A screenshot of the website, showing various parts from Western manufacturers

How Many Western ICs Are There In Russia’s Weapons?

Recently, the Ukrainian government has published a database of Western components being used in recently produced Russian armaments, and it’s a fascinating scroll. Just how much does Russia rely on Western manufacturers’ parts? It turns out, a surprising amount. For instance, if you are wondering which ICs are used to build Iran-produced Shahed drones, it seems that it’s a whole bunch of Texas Instruments parts, as well as some Maxim, Intel, and Xilinx ones. Many of the parts in the lists are MCUs and FPGAs, but it’s also surprising how many of the components are jelly bean parts with multiple suppliers.

There appear to be thousands of parts listings, compiled from a good few dozen pieces of equipment that volunteers appear to have taken apart and scrupulously documented – just take a look at the dropdowns at the top of the page. The Ukrainian government is advocating for parts restrictions to be implemented based upon this data – as we all remember, it’s way harder to produce hardware when you can’t buy crucial ICs.

Even for a regular hacker, this database is worth a scroll, if only to marvel at all the regular parts we wouldn’t quite associate with military use. Now, all that’s left is to see whether any of the specific chips pictured have been sold to washing machine manufacturers.

Military Surplus Repurposed For High Energy Physics

Performing high-energy physics experiments can get very expensive, a fact that attracts debate on public funding for scientific research. But the reality is that scientists often work very hard to stretch their funding as far as they can. This is why we need informative and entertaining stories like Gizmodo’s How Physicists Recycled WWII Ships and Artillery to Unlock the Mysteries of the Universe.

The military have specific demands on components for their equipment. Hackers are well aware MIL-SPEC parts typically command higher prices. That quality is useful beyond their military service, which lead to how CERN obtained large quantities of a specific type of brass from obsolete Russian naval ordnance.

The remainder of the article shared many anecdotes around Fermilab’s use of armor plate from decommissioned US Navy warships. They obtained a mind-boggling amount – thousands of tons – just for the cost of transport. Dropping the cost of high quality steel to “only” $53 per ton (1975 dollars, ~$250 today) and far more economical than buying new. Not all of the steel acquired by Fermilab went to science experiments, though. They also put a little bit towards sculptures on the Fermilab campus. (One of the few contexts where 21 tons of steel can be considered “a little bit”.)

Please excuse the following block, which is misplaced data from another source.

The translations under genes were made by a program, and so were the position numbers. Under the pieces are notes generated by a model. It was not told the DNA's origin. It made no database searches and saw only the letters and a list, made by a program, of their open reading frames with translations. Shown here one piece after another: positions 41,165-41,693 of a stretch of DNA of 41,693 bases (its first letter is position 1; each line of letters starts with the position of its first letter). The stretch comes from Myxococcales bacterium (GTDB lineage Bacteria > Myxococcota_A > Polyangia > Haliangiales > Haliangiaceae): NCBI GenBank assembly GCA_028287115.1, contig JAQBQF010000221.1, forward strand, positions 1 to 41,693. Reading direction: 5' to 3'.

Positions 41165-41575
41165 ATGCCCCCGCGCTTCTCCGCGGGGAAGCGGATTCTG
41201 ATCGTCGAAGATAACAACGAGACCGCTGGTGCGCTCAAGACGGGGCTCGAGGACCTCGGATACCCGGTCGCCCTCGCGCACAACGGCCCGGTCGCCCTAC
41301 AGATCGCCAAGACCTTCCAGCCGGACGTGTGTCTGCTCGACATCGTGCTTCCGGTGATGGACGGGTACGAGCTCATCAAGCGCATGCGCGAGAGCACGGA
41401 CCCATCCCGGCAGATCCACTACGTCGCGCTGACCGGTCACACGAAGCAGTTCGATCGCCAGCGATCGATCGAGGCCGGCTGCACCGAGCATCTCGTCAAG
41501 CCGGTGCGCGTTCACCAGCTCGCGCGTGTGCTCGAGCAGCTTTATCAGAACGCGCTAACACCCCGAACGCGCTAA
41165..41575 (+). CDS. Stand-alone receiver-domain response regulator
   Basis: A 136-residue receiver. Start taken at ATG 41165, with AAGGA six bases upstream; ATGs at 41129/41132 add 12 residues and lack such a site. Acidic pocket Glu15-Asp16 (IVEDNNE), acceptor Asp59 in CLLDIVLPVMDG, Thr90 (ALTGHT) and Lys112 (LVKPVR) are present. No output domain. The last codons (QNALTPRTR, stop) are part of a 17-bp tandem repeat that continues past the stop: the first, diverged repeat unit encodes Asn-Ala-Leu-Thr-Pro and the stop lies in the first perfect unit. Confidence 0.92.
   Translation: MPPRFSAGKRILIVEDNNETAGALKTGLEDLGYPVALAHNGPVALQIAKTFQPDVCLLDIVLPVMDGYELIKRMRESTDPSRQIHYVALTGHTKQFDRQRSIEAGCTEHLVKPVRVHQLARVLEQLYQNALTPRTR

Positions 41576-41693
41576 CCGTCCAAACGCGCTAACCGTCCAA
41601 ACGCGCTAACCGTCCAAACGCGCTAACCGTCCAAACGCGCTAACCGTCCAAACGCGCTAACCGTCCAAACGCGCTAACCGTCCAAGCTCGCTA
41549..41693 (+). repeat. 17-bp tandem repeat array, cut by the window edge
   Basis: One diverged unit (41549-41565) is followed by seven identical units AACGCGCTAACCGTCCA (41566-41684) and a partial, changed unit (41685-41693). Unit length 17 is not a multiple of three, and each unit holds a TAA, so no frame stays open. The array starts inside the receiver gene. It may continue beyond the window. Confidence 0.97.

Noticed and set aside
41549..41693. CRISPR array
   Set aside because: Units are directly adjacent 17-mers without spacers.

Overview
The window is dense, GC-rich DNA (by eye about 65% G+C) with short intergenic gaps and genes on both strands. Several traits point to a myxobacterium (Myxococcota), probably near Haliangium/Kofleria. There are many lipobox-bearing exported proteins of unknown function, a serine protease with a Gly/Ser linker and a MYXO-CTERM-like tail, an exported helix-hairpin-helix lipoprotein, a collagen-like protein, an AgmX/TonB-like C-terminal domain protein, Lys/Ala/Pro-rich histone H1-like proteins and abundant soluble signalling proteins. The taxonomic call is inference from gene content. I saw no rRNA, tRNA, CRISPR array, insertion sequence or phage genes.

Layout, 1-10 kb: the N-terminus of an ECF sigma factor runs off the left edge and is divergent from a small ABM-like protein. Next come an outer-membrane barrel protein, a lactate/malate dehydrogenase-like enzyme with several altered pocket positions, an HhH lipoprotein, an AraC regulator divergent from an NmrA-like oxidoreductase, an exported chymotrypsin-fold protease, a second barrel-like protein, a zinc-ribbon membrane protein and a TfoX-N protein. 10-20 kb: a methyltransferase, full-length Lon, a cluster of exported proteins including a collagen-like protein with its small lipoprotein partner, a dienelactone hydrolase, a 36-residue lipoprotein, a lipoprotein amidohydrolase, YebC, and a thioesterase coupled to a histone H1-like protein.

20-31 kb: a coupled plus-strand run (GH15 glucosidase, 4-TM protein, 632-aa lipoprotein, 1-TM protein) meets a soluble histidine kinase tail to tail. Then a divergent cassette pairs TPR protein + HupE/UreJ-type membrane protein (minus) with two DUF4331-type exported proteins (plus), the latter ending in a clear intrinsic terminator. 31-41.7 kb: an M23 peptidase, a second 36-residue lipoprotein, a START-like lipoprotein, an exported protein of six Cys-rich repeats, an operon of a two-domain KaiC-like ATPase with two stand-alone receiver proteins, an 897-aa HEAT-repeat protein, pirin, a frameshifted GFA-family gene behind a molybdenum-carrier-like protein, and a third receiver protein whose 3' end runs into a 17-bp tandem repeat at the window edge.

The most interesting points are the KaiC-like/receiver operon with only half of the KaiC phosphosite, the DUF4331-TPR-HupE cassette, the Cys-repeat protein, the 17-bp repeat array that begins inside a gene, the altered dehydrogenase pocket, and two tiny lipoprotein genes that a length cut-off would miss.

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FANCY BEAR Targets Ukrainian Howitzers

Just in case you’re one of the people out there who still doesn’t believe in “the cyber” — it appears that the Russian military served malicious cell-phone apps to the Ukrainian army that allowed them to track a particular artillery cannon.

The legitimate version of the Android app helped its operator use the 1960’s-era former Soviet howitzer. The trojanized version of this application did just the same, except it also phoned home to Russian military intelligence with its location. In addition to giving the Russian army valuable information about troop movements in general, it also led to the destruction of 80% of the cannons in question over two years.

The cited article goes into depth about how certain it is that a hacking group, referred to as FANCY BEAR, are nearly certainly responsible for the attack. The exploit has fingerprints that are not widely known outside of the security research community, and the use of the exploit against the Ukrainian army pretty much ties FANCY BEAR to the Russian military.

This is also the same exploit that was used against the Democratic National Committee in the United States. Attribution is one of the hardest parts of white-hat hacking — attackers don’t want to be found and will leave misleading clues when they can — but the use of the same proprietary malware in these two attacks is pretty convincing evidence that Russian military intelligence has also hacked into US political parties and NGOs.

(Banner image by Vitaly Kuzmin, CC-BY-SA 3.0.)